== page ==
Late Night Snacks: Princeton battles Harvard for Ivy League crown

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Game of the Day

Princeton 58, Harvard 53

The Tigers needed to beat the Crimson at home Friday or NCAA tournament hopes would be all but gone. Princeton shrugged off a 15-2 run with under three minutes to go from Harvard. With 1:06 to go Ian Hummer hit two free throws, putting Princeton up 54-53. Princeton missed the front-end of a one-and-one but hustle plays kept the ball in the Tigers’ hand. Princeton is only half a game behind Harvard in Ivy League standings, avenging an earlier loss to the Crimson.

Important Outcomes

Princeton 58, Harvard 53

Princeton has kept alive the hopes of an Ivy League play-in game with the win over Harvard. The Tigers trail half a game in the conference standings. If Princeton had lost, Harvard would only have to win two of its final three games. A play-in game happened two years ago.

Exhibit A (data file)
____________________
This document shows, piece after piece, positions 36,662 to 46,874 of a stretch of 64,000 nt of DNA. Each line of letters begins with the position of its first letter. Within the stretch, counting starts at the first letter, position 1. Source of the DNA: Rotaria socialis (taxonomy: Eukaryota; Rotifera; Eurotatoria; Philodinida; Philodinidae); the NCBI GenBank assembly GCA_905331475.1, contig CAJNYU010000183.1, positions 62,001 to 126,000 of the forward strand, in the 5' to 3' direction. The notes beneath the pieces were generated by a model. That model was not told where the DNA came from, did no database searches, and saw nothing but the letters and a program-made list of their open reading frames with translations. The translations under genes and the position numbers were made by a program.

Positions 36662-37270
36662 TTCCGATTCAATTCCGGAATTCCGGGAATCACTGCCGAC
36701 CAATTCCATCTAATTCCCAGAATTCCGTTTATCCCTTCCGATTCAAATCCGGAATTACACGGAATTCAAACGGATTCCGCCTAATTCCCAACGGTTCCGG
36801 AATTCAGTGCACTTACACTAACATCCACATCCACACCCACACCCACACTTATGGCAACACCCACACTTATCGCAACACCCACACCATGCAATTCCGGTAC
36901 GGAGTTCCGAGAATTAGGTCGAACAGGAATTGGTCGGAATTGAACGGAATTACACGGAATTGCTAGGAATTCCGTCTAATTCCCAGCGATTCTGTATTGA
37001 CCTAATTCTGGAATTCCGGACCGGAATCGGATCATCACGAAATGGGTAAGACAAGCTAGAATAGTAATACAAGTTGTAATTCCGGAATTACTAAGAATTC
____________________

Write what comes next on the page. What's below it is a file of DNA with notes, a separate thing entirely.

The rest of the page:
Iona 90, Loyola (MD) 86

Iona dropped a double overtime game against Manhattan last Friday, starting a three-game losing streak. The Gaels got back on track and stayed in the MAAC standings mix with a win over Loyal (MD), who held sole possession of second place entering the game. Lamont Jones had 22 of his 35 in the second half for Iona. The MAAC has five teams with 10 wins.

Mahattan 34, Fairfield 31

It’s hard to win a game only scoring 34 points, but somehow the Jaspers did. Manhattan and Fairfield combined for the second-lowest point total since 3-point was added in 1986. Fairfield shot 26 percent, while Mahattan shot 25 from the floor. Shane Richards has 11 points for the Jaspers, the only player to score in double figures.

Starred

Lamont Jones, Iona

Jones scored 22 of his game-high 35 points in the second half, snapping a three-game losing streak and keeping Iona in the crammed MAAC standings. The Gaels had lost six of their last seven and topped Loyola (MD) who was in second place entering the game. Jones was 7-for-7 from the field in the second half.

Ian Hummer, Princeton